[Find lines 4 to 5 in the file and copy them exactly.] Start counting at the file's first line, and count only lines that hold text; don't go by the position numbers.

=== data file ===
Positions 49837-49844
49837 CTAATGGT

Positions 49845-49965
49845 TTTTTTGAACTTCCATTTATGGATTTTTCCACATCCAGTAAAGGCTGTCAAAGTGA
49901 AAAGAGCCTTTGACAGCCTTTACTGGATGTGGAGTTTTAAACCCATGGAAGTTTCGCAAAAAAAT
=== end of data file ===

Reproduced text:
49845 TTTTTTGAACTTCCATTTATGGATTTTTCCACATCCAGTAAAGGCTGTCAAAGTGA
49901 AAAGAGCCTTTGACAGCCTTTACTGGATGTGGAGTTTTAAACCCATGGAAGTTTCGCAAAAAAAT